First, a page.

African Cup of Nations: Five classic goalkeepers

The African Cup of Nations has thrown up some classic players over its history. In this series, FAH takes a look at some of the names you might have erased from your memory. We start with the men between the sticks.

Jacques Songo’o

Songo’o spent most of his club career swapping between Metz and Deportivo La Coruna, having two spells at each club between 1993 and 2004. His most successful years were during his first spell in Spain, when he helped Depor to the league title in 1997 and won the Ricardo Zamora trophy for the best goalkeeper in La Liga. In an 18-year international career with Cameroon he made 46 appearances and travelled to four straight World Cups between 1990 and 2002. In 2009 he was voted the sixth best African goalkeeper ever, with fellow Cameroonians Joseph-Antoine Bell and Thomas N’Kono taking the top two spots.

Peter Rufai

Rufai became the first Nigerian goalkeeper to play abroad when he moved to Benin-based Dragons de l’Ouémé in 1986. His talents soon took him further afield to Belgium and then Holland, with Go Ahead Eagles. After captaining Nigeria to an African Cup of Nations win and a last 16 appearance at the 1994 World Cup, Portuguese side Farense signed Rufai. The 65-times capped stopper acted as backup for the aforementioned Songo’o between 1997 and 1999 before ending his career a year later. Armed with a UEFA A License, Rufai is now back coaching in his native land.

Ghana fans

Photo: Jake Brown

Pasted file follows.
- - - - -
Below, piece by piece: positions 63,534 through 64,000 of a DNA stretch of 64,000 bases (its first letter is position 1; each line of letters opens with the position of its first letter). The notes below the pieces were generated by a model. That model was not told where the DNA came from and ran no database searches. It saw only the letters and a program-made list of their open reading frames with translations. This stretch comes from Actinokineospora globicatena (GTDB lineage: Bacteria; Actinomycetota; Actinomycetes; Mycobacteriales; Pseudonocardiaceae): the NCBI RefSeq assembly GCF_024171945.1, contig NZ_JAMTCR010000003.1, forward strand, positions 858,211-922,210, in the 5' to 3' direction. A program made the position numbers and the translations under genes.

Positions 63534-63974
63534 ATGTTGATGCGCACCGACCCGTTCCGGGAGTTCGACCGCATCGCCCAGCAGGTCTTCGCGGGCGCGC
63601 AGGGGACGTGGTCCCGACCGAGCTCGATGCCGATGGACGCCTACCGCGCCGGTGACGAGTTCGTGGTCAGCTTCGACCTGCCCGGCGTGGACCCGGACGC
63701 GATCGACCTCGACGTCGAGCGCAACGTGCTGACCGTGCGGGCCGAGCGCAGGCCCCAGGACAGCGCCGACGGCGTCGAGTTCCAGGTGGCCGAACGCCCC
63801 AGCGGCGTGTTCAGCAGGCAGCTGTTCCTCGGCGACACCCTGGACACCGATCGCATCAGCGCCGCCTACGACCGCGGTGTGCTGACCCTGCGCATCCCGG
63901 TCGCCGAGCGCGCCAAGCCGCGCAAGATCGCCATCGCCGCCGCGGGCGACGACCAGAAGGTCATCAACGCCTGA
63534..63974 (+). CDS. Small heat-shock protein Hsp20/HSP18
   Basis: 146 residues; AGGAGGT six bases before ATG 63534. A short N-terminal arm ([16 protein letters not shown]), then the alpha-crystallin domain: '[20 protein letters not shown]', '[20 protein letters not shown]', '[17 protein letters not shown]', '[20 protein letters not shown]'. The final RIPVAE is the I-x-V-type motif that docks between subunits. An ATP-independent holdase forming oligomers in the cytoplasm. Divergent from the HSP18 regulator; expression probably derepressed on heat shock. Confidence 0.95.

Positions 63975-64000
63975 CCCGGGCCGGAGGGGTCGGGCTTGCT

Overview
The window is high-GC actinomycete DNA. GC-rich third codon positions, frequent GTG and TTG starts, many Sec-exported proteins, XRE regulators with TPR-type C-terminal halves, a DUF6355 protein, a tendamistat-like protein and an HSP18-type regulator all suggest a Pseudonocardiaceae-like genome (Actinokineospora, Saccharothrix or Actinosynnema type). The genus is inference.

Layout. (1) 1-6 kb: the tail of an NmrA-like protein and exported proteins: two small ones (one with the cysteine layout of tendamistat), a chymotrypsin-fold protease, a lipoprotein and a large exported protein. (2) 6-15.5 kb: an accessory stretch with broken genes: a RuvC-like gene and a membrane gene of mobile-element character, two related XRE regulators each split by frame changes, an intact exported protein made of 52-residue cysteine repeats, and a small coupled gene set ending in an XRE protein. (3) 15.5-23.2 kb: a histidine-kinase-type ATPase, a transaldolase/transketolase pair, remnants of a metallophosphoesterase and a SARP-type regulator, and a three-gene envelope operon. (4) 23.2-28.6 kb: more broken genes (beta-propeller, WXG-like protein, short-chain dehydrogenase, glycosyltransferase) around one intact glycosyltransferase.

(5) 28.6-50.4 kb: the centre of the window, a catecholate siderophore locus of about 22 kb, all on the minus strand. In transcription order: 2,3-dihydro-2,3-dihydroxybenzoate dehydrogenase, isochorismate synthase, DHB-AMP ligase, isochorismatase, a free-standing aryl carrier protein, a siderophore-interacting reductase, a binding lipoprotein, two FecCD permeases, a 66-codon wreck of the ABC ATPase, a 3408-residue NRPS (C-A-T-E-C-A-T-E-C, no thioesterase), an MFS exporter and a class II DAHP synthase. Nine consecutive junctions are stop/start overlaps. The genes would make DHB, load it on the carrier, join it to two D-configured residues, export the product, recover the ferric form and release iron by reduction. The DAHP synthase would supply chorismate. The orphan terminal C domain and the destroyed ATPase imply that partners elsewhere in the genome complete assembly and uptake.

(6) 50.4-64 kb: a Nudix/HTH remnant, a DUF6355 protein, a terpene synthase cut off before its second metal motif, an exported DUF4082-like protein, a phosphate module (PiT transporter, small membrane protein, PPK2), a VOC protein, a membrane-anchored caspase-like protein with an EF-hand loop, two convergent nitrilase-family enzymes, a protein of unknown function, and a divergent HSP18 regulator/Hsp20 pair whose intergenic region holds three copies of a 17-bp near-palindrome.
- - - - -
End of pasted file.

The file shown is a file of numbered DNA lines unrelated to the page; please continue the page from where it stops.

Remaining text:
Andre Arendse

When he was first choice goalkeeper for eventual winners South Africa at the 1996 African Cup of Nations, the then 29-year-old Arendse was still playing in is homeland with Cape Town Spurs. The competent goalkeeper’s big move abroad didn’t come until 1998. After missing the World Cup that year due to injury, Fulham signed him for £200,000. He spent only one season at Craven Cottage before signing for Oxford United and then heading back to South Africa to end his career. Capped on 67 occasions by his country, making him the eighth most capped South African ever, Arendse now works as a co-presenter for SuperSport TV.

Hans Vonk

Because of Arendse’s injury, Vonk was thrust into the starting eleven for the World Cup in France in 1998. South Africa didn’t qualify from their group but Vonk went on to secure 43 caps in a notable seven-year international career, during which he also made the squad for the 2002 World Cup, this time warming the bench as Arendse regained his number one shirt. Until the age of 36, Vonk played his football in the Netherlands for top flight sides such as RKC Waalwijk, Heerenveen and Ajax. He concluded his career with Ajax Cape Town in South Africa, retiring only last year.

Ike Shorunmu

Shorunmu acted as number one for Nigeria during the 2002 World Cup – a competition that pitted them alongside England, as well as Sweden and Argentina. It was undoubtedly a tough group for the Super Eagles and they finished bottom, with Shorunmu picking up the last of his 36 international caps in a 2-1 defeat to Sweden. On the back of that tournament though, Shorunmu earned a move back to Turkey, where he had appeared for Besiktas around the turn of the century, with Samsunspor. He played 69 times between 2002 and 2005 for them and ended his career soon after. Now 44, Shorunmu is a goalkeeping coach for the Nigerian national team.

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